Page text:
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I'm writing my first BASH script , I have some experience with c and c# so I think the logic of the program is correct..it's just the syntax is so complicated because apparently there are billions of ways to write the same thing!

Anyway here is the script: it simply checks if the argument (string) is contained in a certain file . If so it stores each line of the file in an array and writes an item of the array in a file. I'm sure there must be easier ways to achieve that but I want to do some practice with bash loops

    #!/bin/bash

NOME=$1
c=0


#IF NAME IS FOUND IN THE PHONEBOOK THANK STORE EACH LINE OF THE FILE INTO ARRAY
#ONCE THE ARRAY IS DONE GET THE INDEX OF MATCHING NAME AND RETURN ARRAY[INDEX+1]

if grep  "$NOME" /root/phonebook.txt ; then
        echo "CREATING ARRAY"
        while read line
        do
                myArray[$c]=$line # store line
                c=$(expr $c + 1) # increase counter by 1
        done < /root/phonebook.txt

else
        echo "Name not found"
fi

c=0
for i in myArray;
        do
              if   myArray[$i]="$NOME" ;  then
                 echo ${myArray[i+1]} >> /root/numbertocall.txt
              fi

done

This code does returns the only the second item of myArray (myArray[2] or the second line of the file)..why?

share|improve this question
    
What relevance has the \t? Both the text and the rest of the code just refer to lines. –  Hauke Laging Apr 2 '13 at 21:26
    
I updated my code..thank you –  uaaron22 Apr 2 '13 at 21:27
    
Not a direct answer, so it's just a comment, but I'd do this with one a one liner grep; grep -P -o "(?<=$NOME\t).+" –  Patrick Apr 2 '13 at 21:34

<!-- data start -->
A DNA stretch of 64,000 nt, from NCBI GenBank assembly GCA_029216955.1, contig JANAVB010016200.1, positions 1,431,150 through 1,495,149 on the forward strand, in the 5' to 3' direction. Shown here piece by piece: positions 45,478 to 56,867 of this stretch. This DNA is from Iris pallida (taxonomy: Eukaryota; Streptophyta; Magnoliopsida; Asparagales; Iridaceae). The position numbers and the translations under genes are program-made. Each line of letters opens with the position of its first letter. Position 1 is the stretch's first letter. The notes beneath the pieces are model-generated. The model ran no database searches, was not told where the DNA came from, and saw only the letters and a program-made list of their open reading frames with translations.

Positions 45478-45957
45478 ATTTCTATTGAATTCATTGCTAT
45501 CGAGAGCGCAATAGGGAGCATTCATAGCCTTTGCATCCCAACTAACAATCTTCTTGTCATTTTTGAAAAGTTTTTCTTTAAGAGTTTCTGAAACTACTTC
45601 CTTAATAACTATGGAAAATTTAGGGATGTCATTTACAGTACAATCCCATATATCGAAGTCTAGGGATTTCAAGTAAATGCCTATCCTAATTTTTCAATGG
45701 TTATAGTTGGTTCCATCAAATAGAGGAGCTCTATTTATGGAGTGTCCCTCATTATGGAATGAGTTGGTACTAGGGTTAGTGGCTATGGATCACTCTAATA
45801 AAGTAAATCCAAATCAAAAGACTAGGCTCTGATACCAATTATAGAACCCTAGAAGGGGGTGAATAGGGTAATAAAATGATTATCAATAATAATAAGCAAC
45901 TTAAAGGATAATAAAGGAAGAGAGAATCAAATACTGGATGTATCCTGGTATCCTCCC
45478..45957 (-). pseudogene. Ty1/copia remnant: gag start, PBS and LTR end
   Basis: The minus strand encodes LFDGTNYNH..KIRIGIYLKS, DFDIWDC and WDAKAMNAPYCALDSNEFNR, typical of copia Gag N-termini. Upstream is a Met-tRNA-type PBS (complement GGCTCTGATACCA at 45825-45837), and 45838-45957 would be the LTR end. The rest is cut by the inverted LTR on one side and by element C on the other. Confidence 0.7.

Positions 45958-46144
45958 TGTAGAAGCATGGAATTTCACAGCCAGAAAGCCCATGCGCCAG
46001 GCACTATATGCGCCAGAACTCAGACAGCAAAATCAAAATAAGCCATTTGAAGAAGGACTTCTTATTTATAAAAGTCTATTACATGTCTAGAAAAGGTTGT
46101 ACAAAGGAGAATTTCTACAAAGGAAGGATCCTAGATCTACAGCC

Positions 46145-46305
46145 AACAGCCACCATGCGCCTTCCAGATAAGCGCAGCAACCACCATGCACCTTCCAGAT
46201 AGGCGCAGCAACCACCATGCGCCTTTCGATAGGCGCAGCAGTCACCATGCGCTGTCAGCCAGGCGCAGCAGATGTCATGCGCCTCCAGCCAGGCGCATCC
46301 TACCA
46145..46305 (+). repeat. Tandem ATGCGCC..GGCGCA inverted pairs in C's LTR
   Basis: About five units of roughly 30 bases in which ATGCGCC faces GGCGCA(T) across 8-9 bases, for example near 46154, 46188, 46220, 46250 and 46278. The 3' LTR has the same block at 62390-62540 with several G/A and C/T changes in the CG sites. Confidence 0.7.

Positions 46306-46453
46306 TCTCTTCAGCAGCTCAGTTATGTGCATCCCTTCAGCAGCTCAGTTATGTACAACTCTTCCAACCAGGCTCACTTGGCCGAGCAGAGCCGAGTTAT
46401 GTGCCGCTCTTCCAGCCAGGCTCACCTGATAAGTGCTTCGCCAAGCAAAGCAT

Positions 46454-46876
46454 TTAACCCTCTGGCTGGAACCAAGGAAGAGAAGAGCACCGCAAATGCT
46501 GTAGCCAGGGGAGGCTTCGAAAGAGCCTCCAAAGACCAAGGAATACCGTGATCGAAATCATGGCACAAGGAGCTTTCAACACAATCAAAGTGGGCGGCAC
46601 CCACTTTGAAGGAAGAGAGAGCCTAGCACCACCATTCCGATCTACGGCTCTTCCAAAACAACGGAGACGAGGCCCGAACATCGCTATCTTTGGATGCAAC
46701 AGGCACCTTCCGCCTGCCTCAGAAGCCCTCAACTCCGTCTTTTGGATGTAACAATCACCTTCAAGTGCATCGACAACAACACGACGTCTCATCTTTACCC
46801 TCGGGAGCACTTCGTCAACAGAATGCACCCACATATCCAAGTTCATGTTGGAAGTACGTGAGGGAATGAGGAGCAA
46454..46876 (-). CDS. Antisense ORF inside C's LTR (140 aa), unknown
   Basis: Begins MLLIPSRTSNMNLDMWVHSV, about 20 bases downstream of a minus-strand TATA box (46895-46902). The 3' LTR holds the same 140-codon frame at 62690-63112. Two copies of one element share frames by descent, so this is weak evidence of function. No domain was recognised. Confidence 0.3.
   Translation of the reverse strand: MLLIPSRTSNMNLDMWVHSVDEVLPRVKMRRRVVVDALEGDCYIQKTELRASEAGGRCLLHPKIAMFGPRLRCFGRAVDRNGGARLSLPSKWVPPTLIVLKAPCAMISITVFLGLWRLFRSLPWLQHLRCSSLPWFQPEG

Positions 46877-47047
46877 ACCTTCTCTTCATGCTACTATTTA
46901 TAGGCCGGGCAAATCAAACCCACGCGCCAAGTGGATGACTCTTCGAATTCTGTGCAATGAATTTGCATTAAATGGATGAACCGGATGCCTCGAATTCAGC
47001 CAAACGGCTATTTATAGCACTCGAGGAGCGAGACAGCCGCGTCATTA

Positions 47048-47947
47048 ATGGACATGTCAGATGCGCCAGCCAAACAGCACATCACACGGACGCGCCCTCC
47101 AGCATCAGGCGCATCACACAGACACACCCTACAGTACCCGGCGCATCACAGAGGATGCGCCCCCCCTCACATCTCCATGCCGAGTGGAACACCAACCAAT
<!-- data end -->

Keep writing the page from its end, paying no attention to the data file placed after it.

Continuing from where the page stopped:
@Patrick Classic X-Y problem, so I think your comment should be an answer. It does the right thing after all. –  l0b0 Apr 3 '13 at 8:50

2 Answers 2

up vote 1 down vote accepted
IFS=$'\n' a=($(cat phonebook.txt))
for i in $(seq ${#a[*]}); do
    [[ ${a[$i-1]} = $name ]] && echo "${a[$i]}"
done

In Bash 4 IFS=$'\n' a=($(cat phonebook.txt)) can be replaced with mapfile -t a < phonebook.txt.

grep -A1 prints one line after the match. -x disables regex like -F but it only matches complete lines.

grep -x "$name" -A1 phonebook.txt | tail -n1
share|improve this answer
    
Thank you very much! –  uaaron22 Apr 6 '13 at 19:57
index=0
while read line; do
  myArray[index]="$line"
done < inputfile

Newer versions of bash support associative arrays. That would make it easier:

declare -A myArray
while read name; do
  read number
  myArray[name]="$number"
done < inputfile

echo ${myArray[name]}
share|improve this answer
    
and how would you return the item of myArray[name + 1] ? –  uaaron22 Apr 2 '13 at 21:43
    
In the indexed example you already had the solution thus I didn't copy it. –  Hauke Laging Apr 2 '13 at 22:36

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